There was fear expressed that if clinics are closed, there will be more police brutality toward mental patients, more drug addiction, more self-destructive behavior and more suicides as patients seek help elsewhere, a help that may not be forthcoming as many of these patients are indigent. 

Later the group met with the  officials of the Chicago Department of Public Health (CDPH) who tried to reassure people that their needs would be taken care of by the CDPH “partner institutions”, as well as the remaining public clinics. This was met by deep skepticism by the Mental Health Movement activists who told of people already being turned away after referrals. One woman gave details about the understaffed Greater Lawn Mental Health Center whose workers cried when they had to turn away new patients. 

The term “partner institutions” is just a gussied-up term for privatization, and private health care has no interest in patients that don’t generate a profit.

The Mental Health Movement issued a 23 page report last January with the help of the American Federation of State, County and Municipal Employees (AFSCME). I have quoted from that report below. For the full report, please go HERE

Dumping Responsibility:The Case Against Closing CDPH Mental Health Clinics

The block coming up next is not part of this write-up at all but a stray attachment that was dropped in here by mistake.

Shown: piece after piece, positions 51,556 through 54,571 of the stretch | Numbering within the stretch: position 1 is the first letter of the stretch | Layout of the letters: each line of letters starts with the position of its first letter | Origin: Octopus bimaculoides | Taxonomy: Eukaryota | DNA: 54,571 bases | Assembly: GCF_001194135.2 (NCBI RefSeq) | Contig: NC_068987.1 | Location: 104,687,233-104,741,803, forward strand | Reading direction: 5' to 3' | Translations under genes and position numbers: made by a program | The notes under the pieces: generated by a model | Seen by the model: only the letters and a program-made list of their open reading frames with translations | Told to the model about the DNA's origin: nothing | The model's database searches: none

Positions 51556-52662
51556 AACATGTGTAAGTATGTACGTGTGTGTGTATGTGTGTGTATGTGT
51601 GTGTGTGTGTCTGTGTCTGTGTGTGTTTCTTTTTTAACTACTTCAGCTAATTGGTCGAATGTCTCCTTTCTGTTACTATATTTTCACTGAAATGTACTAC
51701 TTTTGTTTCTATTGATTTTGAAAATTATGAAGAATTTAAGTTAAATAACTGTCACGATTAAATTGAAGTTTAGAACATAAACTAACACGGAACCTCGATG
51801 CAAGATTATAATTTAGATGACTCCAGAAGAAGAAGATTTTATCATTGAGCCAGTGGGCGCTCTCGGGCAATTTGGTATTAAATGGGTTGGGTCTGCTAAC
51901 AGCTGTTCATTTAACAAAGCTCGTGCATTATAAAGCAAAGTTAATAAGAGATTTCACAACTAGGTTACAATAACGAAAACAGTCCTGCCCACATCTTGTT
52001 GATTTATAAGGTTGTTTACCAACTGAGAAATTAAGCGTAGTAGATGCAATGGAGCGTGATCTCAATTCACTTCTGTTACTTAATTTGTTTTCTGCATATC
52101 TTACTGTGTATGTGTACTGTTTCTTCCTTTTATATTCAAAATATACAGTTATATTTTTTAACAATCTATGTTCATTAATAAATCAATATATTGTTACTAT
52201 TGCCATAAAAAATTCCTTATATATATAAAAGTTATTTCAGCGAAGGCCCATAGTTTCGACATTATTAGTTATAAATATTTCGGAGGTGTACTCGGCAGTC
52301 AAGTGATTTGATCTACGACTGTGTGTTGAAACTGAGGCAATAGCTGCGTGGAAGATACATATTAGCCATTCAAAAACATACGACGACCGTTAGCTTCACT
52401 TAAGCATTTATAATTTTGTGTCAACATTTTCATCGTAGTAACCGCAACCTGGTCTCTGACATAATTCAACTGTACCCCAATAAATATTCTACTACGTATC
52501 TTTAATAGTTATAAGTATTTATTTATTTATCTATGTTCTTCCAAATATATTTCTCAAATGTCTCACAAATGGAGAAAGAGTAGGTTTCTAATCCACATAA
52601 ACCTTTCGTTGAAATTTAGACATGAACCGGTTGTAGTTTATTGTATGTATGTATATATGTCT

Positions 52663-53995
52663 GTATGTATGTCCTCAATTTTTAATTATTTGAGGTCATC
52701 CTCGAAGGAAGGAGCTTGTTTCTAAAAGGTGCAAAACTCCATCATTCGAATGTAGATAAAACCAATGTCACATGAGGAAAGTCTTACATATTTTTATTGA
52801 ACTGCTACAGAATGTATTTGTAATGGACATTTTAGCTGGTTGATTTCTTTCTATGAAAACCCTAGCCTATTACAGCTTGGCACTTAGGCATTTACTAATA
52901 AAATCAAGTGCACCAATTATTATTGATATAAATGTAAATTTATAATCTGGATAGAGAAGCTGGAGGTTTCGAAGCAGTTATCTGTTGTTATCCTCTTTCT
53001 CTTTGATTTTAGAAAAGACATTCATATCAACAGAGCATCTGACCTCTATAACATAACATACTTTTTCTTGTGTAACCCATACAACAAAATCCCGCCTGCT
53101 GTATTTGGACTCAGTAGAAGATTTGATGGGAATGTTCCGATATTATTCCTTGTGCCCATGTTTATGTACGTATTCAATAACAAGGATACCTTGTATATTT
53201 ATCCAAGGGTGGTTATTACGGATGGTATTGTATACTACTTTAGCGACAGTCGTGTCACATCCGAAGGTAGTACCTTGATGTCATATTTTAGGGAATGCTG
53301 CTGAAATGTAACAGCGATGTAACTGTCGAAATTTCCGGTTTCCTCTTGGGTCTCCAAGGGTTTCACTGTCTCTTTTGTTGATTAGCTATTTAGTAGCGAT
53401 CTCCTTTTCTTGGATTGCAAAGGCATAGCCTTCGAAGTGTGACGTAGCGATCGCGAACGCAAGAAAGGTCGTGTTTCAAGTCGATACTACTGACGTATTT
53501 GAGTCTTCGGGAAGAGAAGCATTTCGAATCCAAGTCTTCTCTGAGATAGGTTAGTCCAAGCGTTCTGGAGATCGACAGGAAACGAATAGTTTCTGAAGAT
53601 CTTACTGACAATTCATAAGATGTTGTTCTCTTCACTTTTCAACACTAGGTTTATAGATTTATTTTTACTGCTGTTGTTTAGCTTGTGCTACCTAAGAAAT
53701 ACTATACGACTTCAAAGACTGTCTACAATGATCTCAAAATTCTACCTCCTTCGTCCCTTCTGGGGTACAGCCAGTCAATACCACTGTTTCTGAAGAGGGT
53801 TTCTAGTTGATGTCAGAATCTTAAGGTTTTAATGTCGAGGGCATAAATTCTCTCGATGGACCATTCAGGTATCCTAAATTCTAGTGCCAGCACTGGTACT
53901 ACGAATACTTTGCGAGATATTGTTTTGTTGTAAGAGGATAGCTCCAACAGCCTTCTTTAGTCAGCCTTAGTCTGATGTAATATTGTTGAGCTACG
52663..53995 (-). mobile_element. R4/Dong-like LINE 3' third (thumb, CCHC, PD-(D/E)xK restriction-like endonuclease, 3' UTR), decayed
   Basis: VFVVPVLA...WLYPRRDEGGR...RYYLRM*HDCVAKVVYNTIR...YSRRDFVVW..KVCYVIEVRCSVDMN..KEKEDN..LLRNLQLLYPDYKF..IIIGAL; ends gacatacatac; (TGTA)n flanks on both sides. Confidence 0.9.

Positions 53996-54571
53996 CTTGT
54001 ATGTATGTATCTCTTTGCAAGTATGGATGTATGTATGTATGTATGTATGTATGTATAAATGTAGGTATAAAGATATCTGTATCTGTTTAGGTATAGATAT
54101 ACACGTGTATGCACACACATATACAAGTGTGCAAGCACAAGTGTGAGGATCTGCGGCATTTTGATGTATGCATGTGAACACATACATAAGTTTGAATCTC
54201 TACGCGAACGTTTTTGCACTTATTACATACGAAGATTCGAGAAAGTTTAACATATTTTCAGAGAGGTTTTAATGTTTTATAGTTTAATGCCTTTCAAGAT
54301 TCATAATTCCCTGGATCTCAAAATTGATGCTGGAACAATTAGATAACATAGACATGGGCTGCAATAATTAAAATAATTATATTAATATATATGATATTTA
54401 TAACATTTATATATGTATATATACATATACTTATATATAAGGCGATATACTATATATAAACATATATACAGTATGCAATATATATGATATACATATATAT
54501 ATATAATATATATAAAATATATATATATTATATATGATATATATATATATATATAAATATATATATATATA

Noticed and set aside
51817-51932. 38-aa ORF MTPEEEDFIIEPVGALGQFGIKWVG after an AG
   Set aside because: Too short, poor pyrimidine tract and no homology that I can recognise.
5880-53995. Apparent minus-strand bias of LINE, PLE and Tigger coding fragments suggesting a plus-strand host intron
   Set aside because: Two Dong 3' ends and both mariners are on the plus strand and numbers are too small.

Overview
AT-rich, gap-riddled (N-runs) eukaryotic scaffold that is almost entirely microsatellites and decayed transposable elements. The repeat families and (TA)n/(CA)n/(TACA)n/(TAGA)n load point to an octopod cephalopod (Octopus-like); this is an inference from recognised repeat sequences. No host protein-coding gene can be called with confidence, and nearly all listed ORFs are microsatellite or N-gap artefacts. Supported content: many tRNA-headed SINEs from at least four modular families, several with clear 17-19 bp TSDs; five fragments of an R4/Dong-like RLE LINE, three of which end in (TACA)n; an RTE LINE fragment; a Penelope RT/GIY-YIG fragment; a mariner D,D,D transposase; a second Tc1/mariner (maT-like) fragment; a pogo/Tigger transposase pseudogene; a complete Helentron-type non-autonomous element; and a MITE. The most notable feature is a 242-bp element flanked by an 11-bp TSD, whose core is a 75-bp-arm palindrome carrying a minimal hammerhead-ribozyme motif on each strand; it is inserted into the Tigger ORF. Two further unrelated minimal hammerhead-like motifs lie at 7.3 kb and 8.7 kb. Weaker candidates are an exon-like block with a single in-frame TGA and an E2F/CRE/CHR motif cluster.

• The city’s claimed cost savings are tiny and illusory. CDPH claims closing clinics will save $2 million—barely 1% of its $169 million annual budget. And this claim ignores the budgetary, societal and human costs of inevitable disruptions in patient care—including increased emergency room visits, hospitalization, police intervention and incarceration.
  • CDPH should cut waste—including $1.67 million in new spending on upper management salaries, outside contracts, advertising and surveys. This amount should be used to sustain and improve city MH clinics.
  • CDPH would transfer at least 1,100 Medicaid patients to private providers— effectively giving away federal reimbursement for their services. If this plan is budget-driven, it is illogical to turn away patients with the ability to pay.